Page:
As you may already know, I have been a Pastoral Intern at Trinity Baptist Church, Abuja, since January of this year. As part of my studies, I read and review sections of Foundations for the Flock: Truths About the Church for All the Saints, a collection of Dr. Conrad Mbewe’s works—ranging from booklets to sermon manuscripts—directly related to the life of the local church. I read Worship in Spirit and Truth in July, which was originally delivered by Conrad Mbewe to Kabwata Baptist Church after some internal squabbles arose over “The Regulative Principle.” I profoundly benefitted from this work and can’t seem to stop talking about it (literally!).
Conrad employs a semi-historical structure to explore the subject of worship in this title: worship as encapsulated in the Old Testament; worship as liberated in the New Testament; and worship as purified by the Reformers and the Puritans.
He identifies the similarities that exist between Old Testament worship and New Testament worship. The system of worship that existed in the synagogue had four elements: the reading of a section of the law and an exposition of the reading; praying; singing of psalms; and circumcision and ceremonial washing. Likewise, the system of worship as taught in the New Testament is to be comprised of four elements: the public reading of Scripture (1 Timothy 4:13) and the preaching of the word of God (Acts 2:42); prayer (1 Timothy 2:1-4); singing of psalms, hymns and spiritual songs (Ephesians 5:19); and the administration of the sacraments, i.e., baptism and the breaking of bread (Acts 2:41-42).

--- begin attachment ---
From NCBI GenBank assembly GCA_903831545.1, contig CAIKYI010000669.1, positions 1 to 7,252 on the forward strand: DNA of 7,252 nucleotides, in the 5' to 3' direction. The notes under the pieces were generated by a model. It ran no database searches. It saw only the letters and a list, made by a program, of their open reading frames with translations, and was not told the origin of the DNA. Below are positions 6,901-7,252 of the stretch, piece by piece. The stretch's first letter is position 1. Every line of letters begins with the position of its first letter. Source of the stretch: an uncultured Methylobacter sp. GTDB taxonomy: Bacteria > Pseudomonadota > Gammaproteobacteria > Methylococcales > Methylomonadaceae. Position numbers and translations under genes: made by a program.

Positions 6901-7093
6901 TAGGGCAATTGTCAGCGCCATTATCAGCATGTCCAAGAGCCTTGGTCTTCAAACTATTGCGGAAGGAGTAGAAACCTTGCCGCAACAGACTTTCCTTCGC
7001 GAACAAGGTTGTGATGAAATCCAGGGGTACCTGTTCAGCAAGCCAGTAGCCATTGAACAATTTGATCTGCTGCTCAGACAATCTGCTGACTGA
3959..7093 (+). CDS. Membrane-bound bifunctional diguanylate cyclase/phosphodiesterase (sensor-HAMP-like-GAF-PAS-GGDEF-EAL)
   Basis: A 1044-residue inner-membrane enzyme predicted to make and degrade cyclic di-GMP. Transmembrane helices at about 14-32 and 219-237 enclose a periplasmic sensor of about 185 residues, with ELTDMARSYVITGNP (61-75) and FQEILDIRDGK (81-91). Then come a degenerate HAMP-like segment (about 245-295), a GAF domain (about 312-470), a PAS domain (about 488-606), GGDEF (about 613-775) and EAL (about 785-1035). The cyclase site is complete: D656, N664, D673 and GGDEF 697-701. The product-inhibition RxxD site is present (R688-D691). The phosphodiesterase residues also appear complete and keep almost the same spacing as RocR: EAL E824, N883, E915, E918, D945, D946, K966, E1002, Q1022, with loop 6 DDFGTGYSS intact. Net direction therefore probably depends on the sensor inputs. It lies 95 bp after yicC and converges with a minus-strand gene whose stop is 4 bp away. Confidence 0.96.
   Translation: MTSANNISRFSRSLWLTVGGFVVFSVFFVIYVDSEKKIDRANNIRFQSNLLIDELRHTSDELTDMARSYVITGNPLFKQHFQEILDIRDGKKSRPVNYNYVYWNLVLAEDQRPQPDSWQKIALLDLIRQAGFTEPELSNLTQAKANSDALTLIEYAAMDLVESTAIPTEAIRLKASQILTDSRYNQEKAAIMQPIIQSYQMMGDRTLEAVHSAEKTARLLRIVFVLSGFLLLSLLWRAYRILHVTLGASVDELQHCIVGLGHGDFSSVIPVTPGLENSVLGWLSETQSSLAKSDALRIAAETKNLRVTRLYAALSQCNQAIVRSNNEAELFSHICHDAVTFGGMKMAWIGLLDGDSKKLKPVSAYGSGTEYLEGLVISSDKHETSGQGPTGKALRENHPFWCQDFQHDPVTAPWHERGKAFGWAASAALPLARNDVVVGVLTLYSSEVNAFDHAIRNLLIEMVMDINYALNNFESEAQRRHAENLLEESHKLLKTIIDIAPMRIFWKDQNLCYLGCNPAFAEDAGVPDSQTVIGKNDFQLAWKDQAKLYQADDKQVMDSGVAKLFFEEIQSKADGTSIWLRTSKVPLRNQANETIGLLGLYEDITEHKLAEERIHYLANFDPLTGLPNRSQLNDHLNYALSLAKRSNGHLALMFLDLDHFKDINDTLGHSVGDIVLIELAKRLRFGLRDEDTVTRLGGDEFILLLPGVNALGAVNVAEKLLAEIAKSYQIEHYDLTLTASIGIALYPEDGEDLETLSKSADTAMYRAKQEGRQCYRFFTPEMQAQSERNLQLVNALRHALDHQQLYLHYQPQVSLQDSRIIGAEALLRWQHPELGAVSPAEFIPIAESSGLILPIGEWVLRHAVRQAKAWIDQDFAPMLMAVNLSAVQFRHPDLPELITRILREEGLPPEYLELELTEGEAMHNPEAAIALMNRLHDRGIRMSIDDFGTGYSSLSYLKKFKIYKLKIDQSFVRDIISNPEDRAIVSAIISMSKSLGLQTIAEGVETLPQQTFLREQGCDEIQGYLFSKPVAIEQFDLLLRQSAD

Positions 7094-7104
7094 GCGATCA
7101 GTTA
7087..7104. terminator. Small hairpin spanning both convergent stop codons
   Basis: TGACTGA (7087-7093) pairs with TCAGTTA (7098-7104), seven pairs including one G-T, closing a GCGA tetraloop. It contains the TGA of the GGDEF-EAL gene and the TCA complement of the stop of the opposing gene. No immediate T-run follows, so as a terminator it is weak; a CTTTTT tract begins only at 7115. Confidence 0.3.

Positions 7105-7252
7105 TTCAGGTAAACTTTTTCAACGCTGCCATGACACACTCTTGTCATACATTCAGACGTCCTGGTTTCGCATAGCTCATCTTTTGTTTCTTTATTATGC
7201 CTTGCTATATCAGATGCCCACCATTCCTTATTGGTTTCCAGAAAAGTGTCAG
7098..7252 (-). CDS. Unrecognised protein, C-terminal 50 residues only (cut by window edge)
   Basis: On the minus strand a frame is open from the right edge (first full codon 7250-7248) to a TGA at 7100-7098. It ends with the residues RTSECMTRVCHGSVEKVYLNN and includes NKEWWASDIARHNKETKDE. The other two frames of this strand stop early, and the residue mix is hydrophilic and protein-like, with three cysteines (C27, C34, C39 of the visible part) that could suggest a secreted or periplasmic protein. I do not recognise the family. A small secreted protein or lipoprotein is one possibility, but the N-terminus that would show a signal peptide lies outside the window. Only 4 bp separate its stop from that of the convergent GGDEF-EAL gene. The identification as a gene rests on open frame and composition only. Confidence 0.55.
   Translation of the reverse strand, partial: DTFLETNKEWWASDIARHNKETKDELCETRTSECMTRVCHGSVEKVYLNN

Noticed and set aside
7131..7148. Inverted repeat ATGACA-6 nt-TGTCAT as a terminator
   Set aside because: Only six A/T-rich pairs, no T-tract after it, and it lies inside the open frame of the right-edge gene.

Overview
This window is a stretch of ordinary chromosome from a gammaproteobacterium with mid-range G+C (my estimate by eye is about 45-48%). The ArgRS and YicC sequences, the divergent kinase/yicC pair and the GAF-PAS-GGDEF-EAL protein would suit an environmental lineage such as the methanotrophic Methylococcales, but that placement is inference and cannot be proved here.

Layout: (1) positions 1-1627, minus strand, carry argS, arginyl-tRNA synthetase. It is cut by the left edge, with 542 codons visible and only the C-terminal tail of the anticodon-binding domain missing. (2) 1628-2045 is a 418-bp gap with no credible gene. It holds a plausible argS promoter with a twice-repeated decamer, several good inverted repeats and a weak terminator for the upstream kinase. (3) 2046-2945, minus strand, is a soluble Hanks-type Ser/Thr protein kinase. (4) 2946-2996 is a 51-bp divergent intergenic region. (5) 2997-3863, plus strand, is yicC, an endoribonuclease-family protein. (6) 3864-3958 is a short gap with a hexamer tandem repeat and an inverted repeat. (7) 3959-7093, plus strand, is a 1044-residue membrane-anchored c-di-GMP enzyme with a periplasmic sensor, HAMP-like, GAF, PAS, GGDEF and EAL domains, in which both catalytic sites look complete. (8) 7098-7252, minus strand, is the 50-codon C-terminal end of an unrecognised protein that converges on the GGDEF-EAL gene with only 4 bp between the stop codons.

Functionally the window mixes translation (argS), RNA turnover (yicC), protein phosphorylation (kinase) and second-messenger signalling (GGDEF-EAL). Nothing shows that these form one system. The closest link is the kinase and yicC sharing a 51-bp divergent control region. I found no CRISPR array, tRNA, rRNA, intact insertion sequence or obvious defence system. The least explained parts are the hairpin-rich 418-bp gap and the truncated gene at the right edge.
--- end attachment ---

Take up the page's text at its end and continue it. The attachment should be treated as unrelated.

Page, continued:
Conrad notes how this simplicity of worship was lost in the Roman Catholic church. Priests were introduced. Celibacy became mandatory for the clergy. More sacraments were added: ordination, marriage, confession, penance and extreme unction. This adulteration of biblical worship led the Reformers to see the need to purify much of Christian worship in the sixteenth century. And in their efforts to purify worship, the debate for the Reformers finally hung on one question: “Are we allowed to bring into the worship of God anything that God has not explicitly forbidden, or are we only to bring into the worship of God the elements that he has explicitly commanded?” (pp. 184). The former was called the Normative Principle, while the latter was called the Regulative Principle.